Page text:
|Affiliation||1997 census||2007 census||2009 DHS Survey||2010 Pew Forum Estimates||2015 DHS Survey|
|Evangelical||7.8%[note 1]||10.9%||9.5% [note 2]|
The ruling Mozambique Liberation Front (FRELIMO), became predominantly Marxist during the liberation war. After independence, it declared state atheism and nationalized all schools and health facilities, including those owned and run by religious institutions. Facing resistance, the new state imprisoned some clerics in 1975 and 1976 and banned all Jehovah's Witnesses in the district of Zambezia in 1977.
In response to these and other social and religious changes, Catholic bishops condemned the death penalty and re-education camps as godless. In 1978 the church decided to transform into a church of communities, something the state believed to be a move towards resistance to Socialism, rather than the collaboration stated by some Bishops. The result was an outright attack on all religion on the part of the state.
From early 1979, the regime attempted to discredit the church on the basis of the history of the colonial church, and it began a campaign to close churches, prevent religious activities and restrict the movements of religious staff. Catholic and other religious institutions resisted, more or less openly. By 1980, resistance was often open and international criticism was rife, something which convinced FRELIMO to change its stance.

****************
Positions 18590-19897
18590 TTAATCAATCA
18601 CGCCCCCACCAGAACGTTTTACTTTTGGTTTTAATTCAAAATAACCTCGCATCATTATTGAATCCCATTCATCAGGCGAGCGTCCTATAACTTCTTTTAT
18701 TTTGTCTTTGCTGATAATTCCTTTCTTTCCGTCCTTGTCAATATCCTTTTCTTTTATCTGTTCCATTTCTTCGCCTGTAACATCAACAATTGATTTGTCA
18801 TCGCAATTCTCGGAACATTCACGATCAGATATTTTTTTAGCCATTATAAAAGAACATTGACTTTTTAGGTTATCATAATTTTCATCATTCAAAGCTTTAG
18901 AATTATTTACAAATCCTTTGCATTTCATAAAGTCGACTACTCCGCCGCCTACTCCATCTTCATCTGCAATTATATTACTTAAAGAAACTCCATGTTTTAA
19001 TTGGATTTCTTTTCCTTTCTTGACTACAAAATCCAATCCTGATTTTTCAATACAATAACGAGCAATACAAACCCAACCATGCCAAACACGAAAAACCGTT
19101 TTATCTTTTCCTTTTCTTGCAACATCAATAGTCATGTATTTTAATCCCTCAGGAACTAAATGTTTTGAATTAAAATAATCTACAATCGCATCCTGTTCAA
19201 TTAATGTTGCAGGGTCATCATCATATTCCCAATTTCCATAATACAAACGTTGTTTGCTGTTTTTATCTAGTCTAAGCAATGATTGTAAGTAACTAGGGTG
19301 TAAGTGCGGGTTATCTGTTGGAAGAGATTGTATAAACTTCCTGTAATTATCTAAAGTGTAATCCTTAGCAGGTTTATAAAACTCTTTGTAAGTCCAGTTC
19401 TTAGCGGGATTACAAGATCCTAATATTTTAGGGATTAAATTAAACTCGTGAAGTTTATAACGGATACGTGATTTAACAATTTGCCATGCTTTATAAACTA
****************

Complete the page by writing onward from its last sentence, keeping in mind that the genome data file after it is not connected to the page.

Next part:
Several Protestant groups in Mozambique had strong allegiance to the FRELIMO government, potentially because many in the FRELIMO leadership (including the late national hero Eduardo Mondlane) had been trained in Protestant schools and the World Council of Churches had supported the Mozambique institute in Dar es Salaam during the war of liberation. But many non-Catholic churches suffered nonetheless, not least of all Jehovah's Witnesses, who were all deported to Zambezia and the Nazarene Church which saw many of its missionaries imprisoned.
Islam suffered probably the most during the anti-religious campaign, because of the plain misunderstanding or prejudice of the Frelimo leadership. Frelimo ministers thought, for example, that raising pigs was a good idea to combat rural underdevelopment and genuinely failed to understand that Muslims resistance in the north of the country came from religious objection. Some long-lasting trauma was thus created.
The Mozambican National Resistance (RENAMO) benefitted from FRELIMO's anti-religious attack. Some campaigning was done nationally and internationally by the rebel movement on the subject of religion already in 1978, but with little long-lasting impact - only some radical American and English Pentecostal groups openly sided with Renamo. The guerilla stance was indeed eventually ambiguous in relation to religious institutions, and the movement did not hesitate to take religious hostages or kill missionaries, national priests, pastors or nuns.
The anti-religious campaign of FRELIMO formally ended in 1982 when the party in power held a meeting with all the main religious institutions. On that occasion, it claimed mistakes had been made and national unity needed to prevail. State control of religious institutions continued after 1982, but the state attack on faith had come to an end.